Siddhartha now immerses himself in the world of the senses, the physical universe—the polar opposite of the austere nature of repressed sense perception he was previously pursuing. Siddhartha travels across the river to a city where he meets Kamala, a courtesan, who introduces him to a life of wealth and pleasure—sexual and commercial. Siddhartha returns to the river, which now functions as the symbol of a turning point, rather than a boundary. There, in despair, he nearly commits suicide, but, in observing the mystical symbology of the river, does not.

Determined to stay by the river, Siddhartha lives with the ferryman Vasudeva: After twelve years Kamala visits the river bringing the son Siddhartha fathered and dies from a snakebite. Siddhartha cares for the boy and discovers that he loves his son desperately. But the child is spoiled and longs only to leave the two boatmen and return to the city, which he eventually succeeds in doing. Through his son's departure, Siddhartha experiences first the pain of love and then pure, unselfish devotion, eventually learning the lesson of the river: Hesse's Siddhartha reflects much of the literary and intellectual history of Germany and Western Europe during the first decades of the twentieth century.

In particular, the work has many points in common with the romantic movement, neo-romanticism, and expressionism. The years after in Europe were filled with literary turmoil and experimentation, and the results of both the psychoanalytic movement and the new orientalism then in vogue are much evidenced in Siddhartha. The importance of what Hesse termed Weg nach Innen —the individual's struggle to transcend the materialism of bourgeois society through art, mysticism, and love—is especially palpable in Siddhartha.

Highly influenced by the philosophy of Friedrich Nietzsche, Hesse had vowed to reject traditional religion and morality and lead a life of individualism and isolation.

Siddhartha also rejects traditional religion and morality, and ultimately finds that pure individualism is an embrace of unity, with love as the synthesizing agent. Hesse portrayed the dominant mythic overtones in Siddhartha by borrowing various facts from Gautama the Buddha: Gautama left his wife for a life of asceticism, much as Siddhartha left Kamala; the Buddha spent several years meditating on a riverbank and received his revelations under the Bo-tree, just as Siddhartha spends his final years beside a river and discovers enlightenment beneath a mango tree; and Siddhartha's final vision of the world as a simultaneity and totality corresponds to the Buddha's vision of interconnectedness.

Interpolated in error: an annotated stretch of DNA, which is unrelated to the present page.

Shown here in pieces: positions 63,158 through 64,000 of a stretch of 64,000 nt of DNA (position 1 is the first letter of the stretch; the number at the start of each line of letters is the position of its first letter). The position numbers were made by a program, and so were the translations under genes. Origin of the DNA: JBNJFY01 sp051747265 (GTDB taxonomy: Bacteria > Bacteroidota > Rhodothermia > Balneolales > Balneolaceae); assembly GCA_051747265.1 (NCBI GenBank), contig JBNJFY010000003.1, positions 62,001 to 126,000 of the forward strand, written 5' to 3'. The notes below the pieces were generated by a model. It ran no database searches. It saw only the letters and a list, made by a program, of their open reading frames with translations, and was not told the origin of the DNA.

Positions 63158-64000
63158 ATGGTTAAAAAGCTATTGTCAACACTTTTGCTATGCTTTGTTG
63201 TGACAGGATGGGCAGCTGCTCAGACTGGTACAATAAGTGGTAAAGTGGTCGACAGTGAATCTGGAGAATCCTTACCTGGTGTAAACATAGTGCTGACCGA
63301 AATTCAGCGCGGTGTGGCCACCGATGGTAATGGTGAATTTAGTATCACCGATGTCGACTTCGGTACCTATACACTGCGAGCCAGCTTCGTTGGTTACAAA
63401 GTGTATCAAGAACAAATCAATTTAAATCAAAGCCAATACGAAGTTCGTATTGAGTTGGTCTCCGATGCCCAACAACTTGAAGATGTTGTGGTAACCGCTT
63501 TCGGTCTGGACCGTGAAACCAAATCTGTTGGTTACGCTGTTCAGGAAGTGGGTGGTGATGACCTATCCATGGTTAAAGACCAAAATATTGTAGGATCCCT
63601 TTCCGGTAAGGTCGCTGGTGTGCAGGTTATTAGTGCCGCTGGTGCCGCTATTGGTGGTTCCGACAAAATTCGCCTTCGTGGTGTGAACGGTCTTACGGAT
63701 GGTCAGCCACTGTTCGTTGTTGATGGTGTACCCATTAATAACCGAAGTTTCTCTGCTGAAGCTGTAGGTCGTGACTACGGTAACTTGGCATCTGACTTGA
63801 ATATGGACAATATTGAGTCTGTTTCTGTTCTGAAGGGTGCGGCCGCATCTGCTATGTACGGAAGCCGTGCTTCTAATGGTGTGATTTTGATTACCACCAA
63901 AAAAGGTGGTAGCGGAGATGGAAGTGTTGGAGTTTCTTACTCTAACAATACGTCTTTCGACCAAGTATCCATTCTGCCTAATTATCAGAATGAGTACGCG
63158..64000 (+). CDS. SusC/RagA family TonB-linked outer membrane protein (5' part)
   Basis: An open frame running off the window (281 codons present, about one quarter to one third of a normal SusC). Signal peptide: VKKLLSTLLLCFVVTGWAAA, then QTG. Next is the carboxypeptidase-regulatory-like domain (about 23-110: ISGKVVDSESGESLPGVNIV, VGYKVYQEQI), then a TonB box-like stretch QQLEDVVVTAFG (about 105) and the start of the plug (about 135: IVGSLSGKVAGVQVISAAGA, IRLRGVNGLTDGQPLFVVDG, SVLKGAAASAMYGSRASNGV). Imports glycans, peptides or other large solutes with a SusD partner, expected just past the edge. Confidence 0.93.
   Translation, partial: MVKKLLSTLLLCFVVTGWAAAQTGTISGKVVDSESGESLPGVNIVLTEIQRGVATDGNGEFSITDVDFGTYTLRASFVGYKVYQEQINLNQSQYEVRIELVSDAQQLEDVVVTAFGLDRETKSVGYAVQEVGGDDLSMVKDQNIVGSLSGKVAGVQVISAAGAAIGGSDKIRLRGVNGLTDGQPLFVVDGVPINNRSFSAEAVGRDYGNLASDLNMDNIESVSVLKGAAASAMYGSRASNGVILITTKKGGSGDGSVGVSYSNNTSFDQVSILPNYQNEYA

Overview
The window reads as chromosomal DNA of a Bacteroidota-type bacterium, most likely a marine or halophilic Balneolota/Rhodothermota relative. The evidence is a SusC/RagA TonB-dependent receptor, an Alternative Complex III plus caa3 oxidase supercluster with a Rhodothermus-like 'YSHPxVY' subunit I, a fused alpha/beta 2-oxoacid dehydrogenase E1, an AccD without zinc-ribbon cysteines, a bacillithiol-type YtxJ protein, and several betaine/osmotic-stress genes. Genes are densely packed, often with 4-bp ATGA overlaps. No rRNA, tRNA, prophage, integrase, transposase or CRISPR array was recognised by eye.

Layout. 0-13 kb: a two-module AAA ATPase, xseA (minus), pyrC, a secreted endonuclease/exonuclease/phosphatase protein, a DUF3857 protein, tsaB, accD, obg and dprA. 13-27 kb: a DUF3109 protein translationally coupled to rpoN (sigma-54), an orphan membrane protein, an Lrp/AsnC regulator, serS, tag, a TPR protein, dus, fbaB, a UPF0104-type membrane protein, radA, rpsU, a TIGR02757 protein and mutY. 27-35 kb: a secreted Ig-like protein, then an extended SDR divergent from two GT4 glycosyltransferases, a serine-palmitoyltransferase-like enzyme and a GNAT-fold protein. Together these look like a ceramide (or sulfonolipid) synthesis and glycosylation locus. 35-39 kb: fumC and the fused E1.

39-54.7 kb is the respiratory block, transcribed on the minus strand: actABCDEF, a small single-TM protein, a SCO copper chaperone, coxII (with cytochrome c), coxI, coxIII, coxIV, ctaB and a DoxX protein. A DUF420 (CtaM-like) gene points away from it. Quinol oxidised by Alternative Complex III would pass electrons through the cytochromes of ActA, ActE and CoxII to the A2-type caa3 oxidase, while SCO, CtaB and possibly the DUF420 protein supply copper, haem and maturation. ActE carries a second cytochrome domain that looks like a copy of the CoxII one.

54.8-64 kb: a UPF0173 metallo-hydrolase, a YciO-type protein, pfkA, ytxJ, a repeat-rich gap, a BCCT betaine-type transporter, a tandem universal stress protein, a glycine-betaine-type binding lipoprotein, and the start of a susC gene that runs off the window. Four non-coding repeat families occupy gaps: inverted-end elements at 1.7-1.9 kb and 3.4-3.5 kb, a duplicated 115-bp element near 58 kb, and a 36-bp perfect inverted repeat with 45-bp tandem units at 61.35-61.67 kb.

But there are also fundamental differences, due to the fact that Hesse's overall philosophy is explicitly opposed to that of Gautama the Buddha, who made a conscious attempt to put forth an established pattern of religious development. Thus, Siddhartha fits well both in the genres of the Erziehungsromane, or novel of education, and the Bildungsroman. Hesse addressed in Siddhartha, as in most of his other works, characters who struggle to come to terms with themselves, individuals who passionately attempt self-realization.

Siddhartha has generated a vast body of critical commentary and has profoundly affected readers throughout the world, though its popularity peaks most notably during periods of social ferment. During the Weimar Republic in Germany, from to , much politically motivated criticism of Hesse was in evidence. Throughout the Third Reich Hesse experienced both political and literary rejection.

After National Socialism collapsed and Hesse won the Nobel Prize for Literature in , there was a rebirth of interest in his writing among German critics and scholars.